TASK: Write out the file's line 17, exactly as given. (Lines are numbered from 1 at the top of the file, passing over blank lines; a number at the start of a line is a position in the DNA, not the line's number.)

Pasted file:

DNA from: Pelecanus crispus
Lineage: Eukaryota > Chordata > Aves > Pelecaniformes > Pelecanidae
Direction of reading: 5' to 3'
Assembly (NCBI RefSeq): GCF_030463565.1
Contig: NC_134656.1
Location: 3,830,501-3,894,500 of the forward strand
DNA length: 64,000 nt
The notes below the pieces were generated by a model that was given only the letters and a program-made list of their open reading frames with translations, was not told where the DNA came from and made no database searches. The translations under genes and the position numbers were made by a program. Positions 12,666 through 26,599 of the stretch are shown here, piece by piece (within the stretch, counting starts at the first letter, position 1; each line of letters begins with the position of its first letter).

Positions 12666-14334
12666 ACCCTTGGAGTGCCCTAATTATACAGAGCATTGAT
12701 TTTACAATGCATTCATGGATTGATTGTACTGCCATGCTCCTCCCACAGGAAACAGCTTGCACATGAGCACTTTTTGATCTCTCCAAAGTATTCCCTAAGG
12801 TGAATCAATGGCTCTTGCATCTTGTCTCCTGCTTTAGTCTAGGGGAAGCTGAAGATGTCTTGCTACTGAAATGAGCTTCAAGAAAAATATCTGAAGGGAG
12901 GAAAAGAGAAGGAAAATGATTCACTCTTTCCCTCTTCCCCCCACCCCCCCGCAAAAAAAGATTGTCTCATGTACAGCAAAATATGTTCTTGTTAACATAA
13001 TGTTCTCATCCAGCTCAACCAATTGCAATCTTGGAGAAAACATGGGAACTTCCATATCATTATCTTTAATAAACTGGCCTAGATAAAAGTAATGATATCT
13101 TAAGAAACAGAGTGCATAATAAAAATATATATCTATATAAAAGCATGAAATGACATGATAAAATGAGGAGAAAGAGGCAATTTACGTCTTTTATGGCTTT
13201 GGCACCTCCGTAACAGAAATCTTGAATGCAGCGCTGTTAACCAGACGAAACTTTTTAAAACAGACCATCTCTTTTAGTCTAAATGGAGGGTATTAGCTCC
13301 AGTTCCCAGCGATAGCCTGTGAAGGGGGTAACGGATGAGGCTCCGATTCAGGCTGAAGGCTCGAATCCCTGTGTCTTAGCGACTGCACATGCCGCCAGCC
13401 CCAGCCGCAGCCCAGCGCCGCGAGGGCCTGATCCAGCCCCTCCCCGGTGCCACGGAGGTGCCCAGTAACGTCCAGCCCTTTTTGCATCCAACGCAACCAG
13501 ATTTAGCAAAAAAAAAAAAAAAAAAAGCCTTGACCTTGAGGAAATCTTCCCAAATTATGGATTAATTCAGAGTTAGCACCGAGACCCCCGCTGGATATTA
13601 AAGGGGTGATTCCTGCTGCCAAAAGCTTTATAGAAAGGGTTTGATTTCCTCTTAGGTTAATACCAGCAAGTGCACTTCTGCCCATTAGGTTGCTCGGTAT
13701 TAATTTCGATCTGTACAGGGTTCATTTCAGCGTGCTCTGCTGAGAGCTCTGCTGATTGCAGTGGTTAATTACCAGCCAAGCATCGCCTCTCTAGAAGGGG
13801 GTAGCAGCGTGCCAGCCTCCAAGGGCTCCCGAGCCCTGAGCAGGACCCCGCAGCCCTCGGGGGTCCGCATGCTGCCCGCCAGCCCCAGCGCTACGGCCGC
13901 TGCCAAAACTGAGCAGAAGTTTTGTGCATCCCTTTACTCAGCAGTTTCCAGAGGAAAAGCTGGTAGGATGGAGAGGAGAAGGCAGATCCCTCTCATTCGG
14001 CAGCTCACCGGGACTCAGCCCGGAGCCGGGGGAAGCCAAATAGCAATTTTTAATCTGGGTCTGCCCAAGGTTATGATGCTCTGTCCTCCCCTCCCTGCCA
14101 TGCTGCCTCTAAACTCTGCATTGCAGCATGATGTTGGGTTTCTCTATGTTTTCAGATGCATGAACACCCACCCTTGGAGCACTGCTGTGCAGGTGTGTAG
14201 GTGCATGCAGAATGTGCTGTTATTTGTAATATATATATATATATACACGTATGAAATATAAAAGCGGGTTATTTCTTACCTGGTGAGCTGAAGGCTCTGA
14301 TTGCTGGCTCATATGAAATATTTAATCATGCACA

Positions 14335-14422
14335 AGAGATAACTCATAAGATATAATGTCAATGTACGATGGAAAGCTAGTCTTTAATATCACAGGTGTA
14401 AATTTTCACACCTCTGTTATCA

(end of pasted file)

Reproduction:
13301 AGTTCCCAGCGATAGCCTGTGAAGGGGGTAACGGATGAGGCTCCGATTCAGGCTGAAGGCTCGAATCCCTGTGTCTTAGCGACTGCACATGCCGCCAGCC